What is the #Midwessay? What is the Midwest? What are the characteristics, if any, of the #Midwessay (the Midwest essay)? What gathers us together? What pulls us apart? Springing from a twitter conversation, we started asking writers and readers what they imagine (or would like to reimagine) as the Midwest and the Midwessay. The #Midwessay is a series of reports from the Midwest (whatever that is) by and/or about Midwestern essay and essayists (whatever those are). Essay Daily will be publishing these, sorted (loosely) by state, in February 2021 and beyond. These #Midwessays will be collected here and on a separate site at a later date. If you'd like to submit a report / essay, send it our way. Details and coordinators for each state are listed here. You can also ping Ander (link at the upper right) if we don't list a coordinator yet for your state. —The Editors
Wednesday, July 7, 2021
The #Midwessay: Elizabeth J. Wenger, The Great American Desert
The Great American Desert
Elizabeth J. Wenger
I find that I can tell people anything about where I’m from. Lies land easily when your home state makes up a big, blank space in the rest of the country’s imagination.
“Oklahoma?” people exclaim upon hearing my origins, tasting the word in their mouth like a soured fish. In their heads, they picture a generic state border, something square or rhomboid, and try to reach back to US history class. They’ll remember something loosely about Indians, maybe something about oil…wasn’t there a musical?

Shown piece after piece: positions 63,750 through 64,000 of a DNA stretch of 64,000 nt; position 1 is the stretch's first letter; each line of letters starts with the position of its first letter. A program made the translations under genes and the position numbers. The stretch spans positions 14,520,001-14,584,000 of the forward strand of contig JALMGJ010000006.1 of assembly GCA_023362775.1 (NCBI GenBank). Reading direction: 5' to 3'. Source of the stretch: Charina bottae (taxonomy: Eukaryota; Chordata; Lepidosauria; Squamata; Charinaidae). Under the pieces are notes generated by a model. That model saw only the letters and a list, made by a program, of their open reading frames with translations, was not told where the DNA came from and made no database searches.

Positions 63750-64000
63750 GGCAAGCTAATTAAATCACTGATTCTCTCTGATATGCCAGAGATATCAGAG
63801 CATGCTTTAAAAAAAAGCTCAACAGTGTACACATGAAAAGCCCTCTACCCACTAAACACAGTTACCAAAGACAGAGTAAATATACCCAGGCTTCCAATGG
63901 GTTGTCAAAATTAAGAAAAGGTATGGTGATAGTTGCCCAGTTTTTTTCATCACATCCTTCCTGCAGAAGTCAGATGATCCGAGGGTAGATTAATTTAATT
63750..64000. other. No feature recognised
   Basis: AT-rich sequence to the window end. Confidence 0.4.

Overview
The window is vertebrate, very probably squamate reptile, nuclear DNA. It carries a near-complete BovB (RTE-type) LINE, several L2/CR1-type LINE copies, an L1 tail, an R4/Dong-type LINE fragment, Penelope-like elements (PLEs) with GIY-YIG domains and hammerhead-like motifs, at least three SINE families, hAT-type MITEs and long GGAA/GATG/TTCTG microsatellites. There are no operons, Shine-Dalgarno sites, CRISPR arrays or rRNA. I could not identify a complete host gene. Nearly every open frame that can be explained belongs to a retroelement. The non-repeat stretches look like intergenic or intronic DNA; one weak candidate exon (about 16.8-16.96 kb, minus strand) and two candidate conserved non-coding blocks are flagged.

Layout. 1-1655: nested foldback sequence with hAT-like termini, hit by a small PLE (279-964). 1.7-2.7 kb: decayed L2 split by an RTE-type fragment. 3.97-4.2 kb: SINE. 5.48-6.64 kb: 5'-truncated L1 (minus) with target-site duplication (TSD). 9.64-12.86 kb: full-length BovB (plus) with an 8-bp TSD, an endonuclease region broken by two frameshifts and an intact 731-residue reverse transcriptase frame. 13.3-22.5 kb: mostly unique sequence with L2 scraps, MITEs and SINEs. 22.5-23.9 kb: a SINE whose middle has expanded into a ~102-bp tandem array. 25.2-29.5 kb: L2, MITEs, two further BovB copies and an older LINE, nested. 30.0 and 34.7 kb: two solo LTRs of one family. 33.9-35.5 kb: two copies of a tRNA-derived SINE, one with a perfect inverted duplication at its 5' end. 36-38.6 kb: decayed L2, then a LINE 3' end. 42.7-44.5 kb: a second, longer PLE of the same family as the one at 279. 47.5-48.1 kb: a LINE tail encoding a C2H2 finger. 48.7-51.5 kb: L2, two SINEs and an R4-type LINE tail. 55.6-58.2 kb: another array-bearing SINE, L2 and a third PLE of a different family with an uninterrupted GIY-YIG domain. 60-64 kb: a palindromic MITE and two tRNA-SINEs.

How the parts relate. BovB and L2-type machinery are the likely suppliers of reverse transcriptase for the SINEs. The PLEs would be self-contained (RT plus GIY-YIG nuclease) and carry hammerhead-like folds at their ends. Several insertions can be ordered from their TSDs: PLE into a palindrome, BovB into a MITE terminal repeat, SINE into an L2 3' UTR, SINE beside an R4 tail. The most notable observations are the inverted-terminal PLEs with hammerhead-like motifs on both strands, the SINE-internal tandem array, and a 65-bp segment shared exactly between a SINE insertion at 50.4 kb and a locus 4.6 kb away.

“What’s down there anyway?” they’ll ask.
“Oklahoma is a lot like Australia,” I’ll lie. “In isolation, we’ve developed unique flora and fauna. We have a rare kind of wolf that’s blind in one eye so it walks crooked, with the good eye facing out.”
They’ll nod their head, happy to accept the story. They’ll go home and tell their friends: “Did you know that Oklahoma has one-eyed wolves?”
And why not?
I’m from nowhere which means I could be from anywhere. My part of the country was founded on myth, so I don’t find it troubling to perpetuate such tall-tales.